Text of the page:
State Technology Secretary Donald W. Upson attended one of those events, and the other was at the home of Michael A. Daniels, chairman of Herndon-based Network Solutions Inc., a company that registers Internet addresses.

Devolites says she makes an effort to court technology leaders when she sees them at meetings or political events. "I take their card, I give them a call and I go for a visit," Devolites says. "I've done tens of those visits."

She also has benefited from her political alliance with U.S. Rep. Thomas M. Davis III (R-Va.), who once worked for the information-technology company now called Litton-PRC. Twenty percent of the $314,000 raised through August by Davis's Virginia Victory Fund came from technology givers.

Indeed, Republicans and Democrats alike largely credit Davis and Gilmore for marshaling support in the computer and software sector, which has been reticent to tread heavily in politics.

Gilmore has made tech issues a cornerstone of his administration, appointing Upson as the state's first technology secretary and nabbing the chairmanship of a national committee focused on Internet commerce issues. The GOP governor also was instrumental in securing passage of tax breaks for AOL and a package of Internet-related laws that has been held up as a national model by the computer industry.

"The most dramatic change in Virginia has been Governor Gilmore's leadership in the technology area," Daniels said. "It's gotten everybody's attention."

Gilmore's role, coupled with aggressive fund-raising, is key to GOP success in attracting high-tech dollars. Seventy percent of the technology contributions have gone to Republicans in this election, a departure from relatively even splits in the past.

Yet Daniels and other executives insist there is no partisanship inherent in that.

"It turns out that in this state and at this particular time, Republicans have taken the lead on these issues," said George Vradenburg III, AOL's senior vice president for global and strategic policy. "But the company is politically agnostic. It is Internet ideological."

Nearly all of the itemized contributions have gone to incumbents, especially to heads of major committees and other legislative leaders. Technology companies focus on issues dear to their core businesses, fighting to thwart taxes on Internet commerce and restrictions on electronic speech. But AOL and other Northern Virginia firms also are campaigning for more roads and school funding, arguing that the region's quality of life affects their ability to attract good employees.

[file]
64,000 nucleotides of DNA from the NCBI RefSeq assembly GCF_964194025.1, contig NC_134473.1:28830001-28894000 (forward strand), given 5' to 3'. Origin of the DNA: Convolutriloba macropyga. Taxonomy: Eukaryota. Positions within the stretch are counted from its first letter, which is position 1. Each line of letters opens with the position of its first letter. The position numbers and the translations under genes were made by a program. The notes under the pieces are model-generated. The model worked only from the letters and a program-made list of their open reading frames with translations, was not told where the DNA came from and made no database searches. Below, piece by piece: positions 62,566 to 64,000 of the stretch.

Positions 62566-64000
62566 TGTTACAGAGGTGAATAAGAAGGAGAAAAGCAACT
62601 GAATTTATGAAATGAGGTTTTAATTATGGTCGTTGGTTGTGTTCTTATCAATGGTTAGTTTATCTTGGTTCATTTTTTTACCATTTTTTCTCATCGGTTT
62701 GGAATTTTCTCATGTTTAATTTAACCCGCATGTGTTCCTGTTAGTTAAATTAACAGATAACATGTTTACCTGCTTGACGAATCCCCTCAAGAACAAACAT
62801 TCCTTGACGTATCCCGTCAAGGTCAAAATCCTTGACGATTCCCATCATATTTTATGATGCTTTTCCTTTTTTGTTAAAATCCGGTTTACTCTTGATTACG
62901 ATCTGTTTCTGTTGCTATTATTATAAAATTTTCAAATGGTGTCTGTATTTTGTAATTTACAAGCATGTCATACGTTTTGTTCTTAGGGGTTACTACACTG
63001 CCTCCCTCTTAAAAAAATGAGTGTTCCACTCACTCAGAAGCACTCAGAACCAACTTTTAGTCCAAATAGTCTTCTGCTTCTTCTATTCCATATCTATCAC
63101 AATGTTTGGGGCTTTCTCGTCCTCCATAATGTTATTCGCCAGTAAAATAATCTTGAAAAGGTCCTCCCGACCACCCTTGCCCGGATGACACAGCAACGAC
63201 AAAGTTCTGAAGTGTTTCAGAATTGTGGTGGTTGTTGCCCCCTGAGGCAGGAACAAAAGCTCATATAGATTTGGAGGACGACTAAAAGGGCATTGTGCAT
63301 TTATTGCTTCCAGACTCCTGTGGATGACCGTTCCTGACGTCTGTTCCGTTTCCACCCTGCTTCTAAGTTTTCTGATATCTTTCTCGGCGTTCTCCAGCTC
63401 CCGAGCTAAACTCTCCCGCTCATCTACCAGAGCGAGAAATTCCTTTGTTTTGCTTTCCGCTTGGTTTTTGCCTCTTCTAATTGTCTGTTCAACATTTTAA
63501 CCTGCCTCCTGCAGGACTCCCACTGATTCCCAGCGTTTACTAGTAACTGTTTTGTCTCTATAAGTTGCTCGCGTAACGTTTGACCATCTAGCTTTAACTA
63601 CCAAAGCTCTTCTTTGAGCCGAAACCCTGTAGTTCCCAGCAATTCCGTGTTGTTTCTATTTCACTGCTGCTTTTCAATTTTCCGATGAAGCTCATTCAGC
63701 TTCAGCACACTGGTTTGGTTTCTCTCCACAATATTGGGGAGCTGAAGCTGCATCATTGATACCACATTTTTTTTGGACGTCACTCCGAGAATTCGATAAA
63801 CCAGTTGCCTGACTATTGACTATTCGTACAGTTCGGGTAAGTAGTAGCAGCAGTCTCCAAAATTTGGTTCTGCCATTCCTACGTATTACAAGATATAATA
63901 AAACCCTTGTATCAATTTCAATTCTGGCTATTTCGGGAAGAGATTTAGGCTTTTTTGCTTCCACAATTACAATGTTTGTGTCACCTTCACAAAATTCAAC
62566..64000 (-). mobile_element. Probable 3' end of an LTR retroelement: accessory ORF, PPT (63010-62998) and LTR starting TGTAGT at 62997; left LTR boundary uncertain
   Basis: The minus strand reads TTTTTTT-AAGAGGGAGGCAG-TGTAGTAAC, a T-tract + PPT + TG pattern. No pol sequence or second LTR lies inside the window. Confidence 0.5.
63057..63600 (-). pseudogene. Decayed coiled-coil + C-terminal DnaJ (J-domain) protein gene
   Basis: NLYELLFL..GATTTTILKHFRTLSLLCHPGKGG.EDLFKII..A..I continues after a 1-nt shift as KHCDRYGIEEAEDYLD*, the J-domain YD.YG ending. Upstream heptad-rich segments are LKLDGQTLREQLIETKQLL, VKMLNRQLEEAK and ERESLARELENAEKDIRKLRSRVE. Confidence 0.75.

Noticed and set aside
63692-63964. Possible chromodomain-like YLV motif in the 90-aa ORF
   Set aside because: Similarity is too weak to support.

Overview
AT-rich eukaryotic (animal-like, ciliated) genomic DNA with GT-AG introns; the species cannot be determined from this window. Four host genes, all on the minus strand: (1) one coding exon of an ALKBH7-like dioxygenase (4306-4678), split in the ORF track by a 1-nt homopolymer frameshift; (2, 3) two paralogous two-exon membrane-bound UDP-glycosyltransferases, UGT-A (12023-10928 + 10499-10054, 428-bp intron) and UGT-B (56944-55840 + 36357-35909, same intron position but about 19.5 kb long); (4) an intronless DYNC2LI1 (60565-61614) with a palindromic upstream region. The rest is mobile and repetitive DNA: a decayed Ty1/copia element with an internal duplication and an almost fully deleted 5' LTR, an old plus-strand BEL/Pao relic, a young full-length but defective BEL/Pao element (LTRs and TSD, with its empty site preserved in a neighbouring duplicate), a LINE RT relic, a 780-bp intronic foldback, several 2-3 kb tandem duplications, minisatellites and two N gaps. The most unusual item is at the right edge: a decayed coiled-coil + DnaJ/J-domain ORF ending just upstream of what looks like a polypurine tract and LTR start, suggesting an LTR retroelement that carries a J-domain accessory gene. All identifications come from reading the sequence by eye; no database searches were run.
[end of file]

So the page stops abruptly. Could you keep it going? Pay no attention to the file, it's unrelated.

As givers, tech firms are still eclipsed by traditional players such as the real-estate and construction industry, which leads the private sector with 11 percent of all campaign contributions larger than $100 to PACs and House and Senate candidates. The growing technology and communications sector accounts for 6 percent of the total.

"It's not in the same league with your old-line contributors," said Del. Vincent F. Callahan Jr. (R-Fairfax), who has received about $13,000 from technology donors. "They're new to Virginia. They're new to the political process. They're new to their industries. And their industries are new to us."

Lawmakers also swap tales about the relative lack of sophistication among tech givers, who sometimes will respond to extensive courting with a $100 check. The big players of political money routinely cut $250 checks for almost any incumbent who asks, and checks of up to $1,000 to favored lawmakers who carry important bills or chair key committees.

But most believe the quick studies of high technology will be fast to learn the ropes. Kathy Clark, the technology council chairwoman who runs Landmark Systems Inc., said most tech executives are just waking up to the potential of politics.

"It's still a little uncomfortable for a lot of us, because we're not used to it," said Clark, who has contributed $2,500 to candidates this year. "But more and more wealth is being created in the pockets of the people who've founded technology companies, so the resources are there. . .‚. Giving to political candidates is not a big impact on your pocketbook."

Database editor Sarah Cohen contributed to this report.



 
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© 1999 The Washington Post Company